A panel of judges led by CENSIS CEO Paul Winstanley praised the creativity of teams of apprentices at the inaugural Fuel Change Challenge online national showcase on 3 March.
Launched in September 2020, Fuel Change saw teams of apprentices across Scotland develop low carbon solutions to industry challenges posed by Alexander Dennis, BAM Nuttall, SP Energy Networks, NMIS and Spirit Aerosystems. Beginning with 38 apprentice teams, 20 teams made it through the full programme to present their work at the online showcase.
The programme was backed by the Scottish Funding Council, Skills Development Scotland and the Scottish college sector, with four ‘hub’ colleges – Forth Valley, North East Scotland, Fife and Ayrshire – driving participation.
The teams aimed to create practical solutions to climate change challenges, coming up with ideas that had the potential to be implemental globally, not just by local partner companies.
The online showcase unveiled the concepts that will now be adopted by employers, with the judging panel reporting that the standard of presentation was extremely high. While the programme never set out to crown a sole ‘winner’ but rather identify all of the ideas that were worthy of further development, the judges name-checked six teams for their particular ingenuity and enterprise:
- Collins Aerospace in Prestwick, for their idea to manufacture clocks from discarded aircraft fuselage.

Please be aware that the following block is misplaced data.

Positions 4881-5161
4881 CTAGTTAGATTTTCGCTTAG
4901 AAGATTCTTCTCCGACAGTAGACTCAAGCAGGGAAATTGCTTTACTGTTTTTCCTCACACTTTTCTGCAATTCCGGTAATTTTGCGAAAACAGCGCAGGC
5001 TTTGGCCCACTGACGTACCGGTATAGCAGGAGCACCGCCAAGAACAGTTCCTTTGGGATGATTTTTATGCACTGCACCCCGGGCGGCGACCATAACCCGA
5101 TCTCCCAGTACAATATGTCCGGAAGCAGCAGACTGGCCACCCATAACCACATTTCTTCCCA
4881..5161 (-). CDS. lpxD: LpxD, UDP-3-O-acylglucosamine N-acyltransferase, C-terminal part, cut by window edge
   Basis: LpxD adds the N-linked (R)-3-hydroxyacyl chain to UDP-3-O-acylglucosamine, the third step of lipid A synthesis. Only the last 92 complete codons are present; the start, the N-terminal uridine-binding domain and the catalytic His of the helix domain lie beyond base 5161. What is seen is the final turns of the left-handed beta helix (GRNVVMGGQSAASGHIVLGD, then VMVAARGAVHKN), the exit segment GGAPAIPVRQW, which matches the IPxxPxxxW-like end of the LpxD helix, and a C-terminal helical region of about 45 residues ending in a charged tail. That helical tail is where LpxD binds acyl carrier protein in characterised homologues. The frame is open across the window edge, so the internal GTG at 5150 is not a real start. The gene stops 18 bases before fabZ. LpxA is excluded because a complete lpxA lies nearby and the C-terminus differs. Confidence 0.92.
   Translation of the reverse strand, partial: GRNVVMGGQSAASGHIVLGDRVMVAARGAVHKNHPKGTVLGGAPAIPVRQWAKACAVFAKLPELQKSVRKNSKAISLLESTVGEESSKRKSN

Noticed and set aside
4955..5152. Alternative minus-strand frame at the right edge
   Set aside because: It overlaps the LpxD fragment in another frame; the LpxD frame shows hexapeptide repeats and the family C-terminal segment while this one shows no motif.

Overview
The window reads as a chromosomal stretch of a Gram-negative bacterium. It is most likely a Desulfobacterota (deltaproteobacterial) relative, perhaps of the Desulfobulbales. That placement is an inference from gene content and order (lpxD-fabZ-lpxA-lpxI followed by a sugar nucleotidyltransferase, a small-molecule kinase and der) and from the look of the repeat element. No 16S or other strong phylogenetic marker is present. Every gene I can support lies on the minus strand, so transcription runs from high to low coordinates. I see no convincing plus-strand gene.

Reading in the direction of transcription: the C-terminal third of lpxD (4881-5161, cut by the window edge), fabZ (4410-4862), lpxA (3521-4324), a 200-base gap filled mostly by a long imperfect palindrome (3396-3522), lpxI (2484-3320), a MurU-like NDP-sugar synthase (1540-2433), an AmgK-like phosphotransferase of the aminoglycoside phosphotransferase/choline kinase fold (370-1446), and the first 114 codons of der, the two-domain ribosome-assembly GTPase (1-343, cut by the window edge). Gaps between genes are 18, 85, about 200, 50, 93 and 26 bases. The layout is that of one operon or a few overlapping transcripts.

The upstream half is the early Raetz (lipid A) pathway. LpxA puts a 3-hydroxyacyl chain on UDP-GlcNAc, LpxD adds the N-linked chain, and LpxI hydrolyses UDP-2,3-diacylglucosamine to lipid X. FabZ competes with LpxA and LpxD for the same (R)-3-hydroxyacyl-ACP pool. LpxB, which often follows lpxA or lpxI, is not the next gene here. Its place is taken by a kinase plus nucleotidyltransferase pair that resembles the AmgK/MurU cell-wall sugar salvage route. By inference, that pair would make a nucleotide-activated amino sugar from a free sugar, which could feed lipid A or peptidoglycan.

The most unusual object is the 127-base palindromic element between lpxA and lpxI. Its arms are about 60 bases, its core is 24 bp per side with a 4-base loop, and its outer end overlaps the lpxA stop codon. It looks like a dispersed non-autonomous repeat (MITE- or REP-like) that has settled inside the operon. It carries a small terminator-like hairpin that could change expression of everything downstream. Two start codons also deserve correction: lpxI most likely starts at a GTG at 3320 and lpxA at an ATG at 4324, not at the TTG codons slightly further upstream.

- BSW Timber in Fort William identified four solutions and, by meeting other local businesses and the Chamber of Commerce, they have started a movement in the town.
- BAE Systems in Glasgow for their concept of small wind turbines made from decommissioned aircraft.
- GE Oxygen Savers from Ayrshire for their seaweed farming idea, as an absorptive CO2 product and potential biofuel.
- DSM Nutritional Products (two teams) for going way out of their comfort zones to tackle complex issues and identify scaleable solutions.
David Reid, Chief Executive at Fuel Change, said: “Our vision in Fuel Change was to demonstrate the talent of the next generation to design their own low carbon future and the results exceeded expectations. Our determination now is to maintain the momentum created by these young problem solvers and convert their solutions into skills and jobs for the future.”
Chief judge Paul Winstanley said: “The quality of the teams involved demonstrates the skills and expertise we have across Scotland to help combat climate change in a variety of different ways. It is particularly encouraging to see the initiative already produce some entirely conceivable solutions, which could truly tackle the challenges that come with the climate crisis.
“All six areas could result in projects and there is a real prospect of creating an array of new skills and jobs once the next stage has been completed – a fantastic outcome for such an early stage. I very much look forward to seeing how these will be developed in partnership with sponsoring organisations in the weeks and months ahead.”
Fuel Change is now seeking to attract even more apprenticeship teams to apply for the second Fuel Change Challenge for 2021/22, with modern, graduate and foundation apprentices encouraged to apply.